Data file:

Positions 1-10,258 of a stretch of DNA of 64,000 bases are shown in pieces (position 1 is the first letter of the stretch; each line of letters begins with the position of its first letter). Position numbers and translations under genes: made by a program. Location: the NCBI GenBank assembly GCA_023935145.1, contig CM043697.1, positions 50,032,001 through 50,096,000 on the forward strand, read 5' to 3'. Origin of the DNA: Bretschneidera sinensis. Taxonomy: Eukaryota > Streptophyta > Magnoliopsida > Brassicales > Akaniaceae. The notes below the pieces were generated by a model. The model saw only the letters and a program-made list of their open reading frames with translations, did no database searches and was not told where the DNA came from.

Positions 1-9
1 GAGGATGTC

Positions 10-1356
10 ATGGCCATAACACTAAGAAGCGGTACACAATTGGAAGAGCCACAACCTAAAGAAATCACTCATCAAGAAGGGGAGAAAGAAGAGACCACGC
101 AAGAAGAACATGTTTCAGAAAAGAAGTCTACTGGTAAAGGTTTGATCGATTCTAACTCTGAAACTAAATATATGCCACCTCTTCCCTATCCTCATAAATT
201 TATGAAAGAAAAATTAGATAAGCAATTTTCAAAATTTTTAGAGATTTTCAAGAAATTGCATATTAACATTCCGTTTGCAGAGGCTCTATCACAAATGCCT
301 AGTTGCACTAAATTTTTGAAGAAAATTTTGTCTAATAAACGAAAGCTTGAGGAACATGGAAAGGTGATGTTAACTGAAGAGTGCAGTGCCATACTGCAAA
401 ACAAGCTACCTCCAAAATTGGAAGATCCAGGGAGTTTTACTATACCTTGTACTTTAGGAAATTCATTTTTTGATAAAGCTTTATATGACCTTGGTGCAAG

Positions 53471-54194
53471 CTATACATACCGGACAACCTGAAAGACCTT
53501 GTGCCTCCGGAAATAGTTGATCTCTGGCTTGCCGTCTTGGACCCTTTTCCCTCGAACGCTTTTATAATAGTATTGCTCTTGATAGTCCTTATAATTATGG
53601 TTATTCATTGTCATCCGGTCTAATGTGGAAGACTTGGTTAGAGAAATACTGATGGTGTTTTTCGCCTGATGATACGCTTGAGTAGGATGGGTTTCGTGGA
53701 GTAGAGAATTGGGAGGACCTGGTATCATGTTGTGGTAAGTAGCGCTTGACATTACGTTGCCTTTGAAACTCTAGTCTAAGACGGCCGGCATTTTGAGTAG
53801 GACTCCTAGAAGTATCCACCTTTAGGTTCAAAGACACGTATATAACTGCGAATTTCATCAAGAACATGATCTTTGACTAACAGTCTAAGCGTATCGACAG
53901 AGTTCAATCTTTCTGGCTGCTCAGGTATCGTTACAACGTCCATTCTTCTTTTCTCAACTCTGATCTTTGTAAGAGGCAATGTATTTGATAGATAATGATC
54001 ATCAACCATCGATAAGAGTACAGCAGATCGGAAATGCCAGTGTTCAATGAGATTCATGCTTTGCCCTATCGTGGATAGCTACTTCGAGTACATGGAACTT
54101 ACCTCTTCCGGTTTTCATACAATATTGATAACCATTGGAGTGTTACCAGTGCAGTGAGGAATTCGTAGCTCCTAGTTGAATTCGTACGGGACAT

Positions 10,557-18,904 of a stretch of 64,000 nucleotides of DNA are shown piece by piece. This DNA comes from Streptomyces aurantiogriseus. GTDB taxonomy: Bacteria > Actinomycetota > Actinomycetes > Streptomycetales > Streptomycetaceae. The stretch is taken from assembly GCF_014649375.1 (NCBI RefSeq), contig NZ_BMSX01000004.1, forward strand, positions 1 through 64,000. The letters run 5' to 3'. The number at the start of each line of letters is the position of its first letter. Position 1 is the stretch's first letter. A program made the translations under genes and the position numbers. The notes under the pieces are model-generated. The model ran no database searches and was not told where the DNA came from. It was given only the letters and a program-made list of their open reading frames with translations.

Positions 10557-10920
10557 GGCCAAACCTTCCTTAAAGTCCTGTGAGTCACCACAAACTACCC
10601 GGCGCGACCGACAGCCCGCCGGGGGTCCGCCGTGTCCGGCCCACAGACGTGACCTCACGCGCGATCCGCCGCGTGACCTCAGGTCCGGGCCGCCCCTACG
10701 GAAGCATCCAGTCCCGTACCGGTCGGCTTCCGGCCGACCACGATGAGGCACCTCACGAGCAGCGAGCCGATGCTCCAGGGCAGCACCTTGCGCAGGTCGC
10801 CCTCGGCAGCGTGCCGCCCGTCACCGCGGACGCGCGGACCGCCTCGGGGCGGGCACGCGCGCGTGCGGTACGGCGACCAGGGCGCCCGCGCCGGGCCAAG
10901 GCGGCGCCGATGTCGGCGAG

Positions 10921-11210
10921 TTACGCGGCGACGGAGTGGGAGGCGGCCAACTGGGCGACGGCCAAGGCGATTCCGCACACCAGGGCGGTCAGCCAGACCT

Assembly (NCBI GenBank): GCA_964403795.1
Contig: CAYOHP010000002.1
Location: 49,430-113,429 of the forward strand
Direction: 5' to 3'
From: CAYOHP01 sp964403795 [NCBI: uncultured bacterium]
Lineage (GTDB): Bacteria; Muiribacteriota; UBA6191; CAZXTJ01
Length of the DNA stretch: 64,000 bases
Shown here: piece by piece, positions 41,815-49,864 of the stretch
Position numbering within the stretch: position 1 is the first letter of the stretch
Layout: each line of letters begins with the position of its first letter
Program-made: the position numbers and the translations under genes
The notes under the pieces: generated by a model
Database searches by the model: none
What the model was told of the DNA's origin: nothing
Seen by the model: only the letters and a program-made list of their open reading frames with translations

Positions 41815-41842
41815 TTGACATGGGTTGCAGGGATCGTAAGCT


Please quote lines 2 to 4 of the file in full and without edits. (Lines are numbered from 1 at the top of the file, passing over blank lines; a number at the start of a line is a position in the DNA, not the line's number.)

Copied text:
Positions 1-9
1 GAGGATGTC

Positions 10-1356